Reflections on Living Water
by John Holliger
“Living Water” in Greek is sparkling, bubbling water; leaping, jumping water; kissing, blessing everything.
My first memory of living water is as a small boy, exploring the huge, soft shouldered boulders of the Little Pigeon River in Newfound Gap of the Smoky Mountains. I experienced newfound freedom as I rock-hopped from boulder to boulder. I crouched down between rocks to touch the bubbles of tiny waterfalls and listen to their songs. My hands stroked the clear water flowing over curving stone shapes. Swirling water sang with quiet confidence. I caressed the soft, wet, green mosses on shaded boulders. Standing like a giant I took huge boy strides in slow motion onto the next boulder. I jumped like an Olympic star onto a wet mossy boulder and careened feet first into the pool below, falling hands-forward soaked, frightened, and excited for more. Out of breath I listened to different songs arising everywhere around me.
Oh the freedom to hide from my mom behind the next boulder and the next boulder and the next. The singing water filled our hearts and ears. I could not hear my mom calling me. I had a logical explanation for not returning when she willed. “Sorry, I couldn’t hear you.”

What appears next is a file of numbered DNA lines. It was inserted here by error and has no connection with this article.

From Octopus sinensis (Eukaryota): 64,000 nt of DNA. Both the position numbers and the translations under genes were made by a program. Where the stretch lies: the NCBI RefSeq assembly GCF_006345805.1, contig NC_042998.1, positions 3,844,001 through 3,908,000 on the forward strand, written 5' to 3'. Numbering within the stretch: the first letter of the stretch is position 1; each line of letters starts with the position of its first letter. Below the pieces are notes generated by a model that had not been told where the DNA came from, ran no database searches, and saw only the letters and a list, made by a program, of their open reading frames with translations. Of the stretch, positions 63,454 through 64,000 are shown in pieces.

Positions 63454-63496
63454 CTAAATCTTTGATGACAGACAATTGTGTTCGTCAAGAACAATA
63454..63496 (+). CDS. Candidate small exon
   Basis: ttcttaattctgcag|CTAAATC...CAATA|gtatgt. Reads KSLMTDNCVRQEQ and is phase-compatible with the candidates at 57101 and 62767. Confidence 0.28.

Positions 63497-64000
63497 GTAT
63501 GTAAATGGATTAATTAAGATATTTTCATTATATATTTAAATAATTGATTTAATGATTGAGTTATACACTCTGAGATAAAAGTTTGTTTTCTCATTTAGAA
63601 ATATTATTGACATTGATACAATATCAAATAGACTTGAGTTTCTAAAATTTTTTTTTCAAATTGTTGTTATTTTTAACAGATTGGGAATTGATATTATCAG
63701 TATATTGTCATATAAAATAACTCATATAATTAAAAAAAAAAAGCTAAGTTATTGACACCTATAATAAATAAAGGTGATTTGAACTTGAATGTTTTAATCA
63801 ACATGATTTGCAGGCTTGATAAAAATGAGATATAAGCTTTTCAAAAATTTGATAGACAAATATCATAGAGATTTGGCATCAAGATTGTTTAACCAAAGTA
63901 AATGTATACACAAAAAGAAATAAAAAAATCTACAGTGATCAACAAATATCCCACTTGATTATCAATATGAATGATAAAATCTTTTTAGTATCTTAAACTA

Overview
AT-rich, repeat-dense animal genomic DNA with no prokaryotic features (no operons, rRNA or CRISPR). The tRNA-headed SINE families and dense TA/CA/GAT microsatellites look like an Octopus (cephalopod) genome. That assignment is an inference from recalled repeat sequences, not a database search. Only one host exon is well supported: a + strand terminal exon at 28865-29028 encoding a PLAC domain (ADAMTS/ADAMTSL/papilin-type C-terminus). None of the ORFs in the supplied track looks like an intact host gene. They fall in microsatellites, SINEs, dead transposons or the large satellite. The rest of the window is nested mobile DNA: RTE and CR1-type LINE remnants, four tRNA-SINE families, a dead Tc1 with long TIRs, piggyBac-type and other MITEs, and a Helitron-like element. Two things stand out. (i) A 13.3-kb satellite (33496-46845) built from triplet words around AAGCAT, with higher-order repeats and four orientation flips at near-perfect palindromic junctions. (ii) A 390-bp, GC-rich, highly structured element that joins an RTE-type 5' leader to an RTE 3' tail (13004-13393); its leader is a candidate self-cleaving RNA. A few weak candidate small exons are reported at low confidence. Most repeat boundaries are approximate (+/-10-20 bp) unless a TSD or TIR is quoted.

Years later I had such fun showing my daughters the joy of rock-hopping. We were Olympic gymnasts slipping off the high beam onto wet mossy boulders below, laughing, excited to be wet and free and alive.
All my life I have journeyed up the chanting river of life to find the Source. Such bliss of searching for that One who is just around the next boulder… and find that One already flowing freely within me. You in me and I in you.
About the Artist: “At the age of twelve, I began taking photographs with my father’s Speed Graflex 4 x 5 large format camera. My dad taught me black and white photo development and dye transfer color printing in our basement dark room. As a teen-ager, I learned how to use a Hasselblad medium format camera, a Rollei twin lens, and the Leica 35mm SLR equipment. I traveled with my dad to botanical and bryological association meetings around the country and hiked with botanists to remote locations. We brought specimens home in order to do microphotography in our basement onto positives and negatives — developing the negatives by dye transfer into 11 x 16 prints. This experience was the inspiration for a life long love of photographing unassuming wonders of nature in out-of-the-way places.” John Holliger See more of his work at www.acontemplativenature.com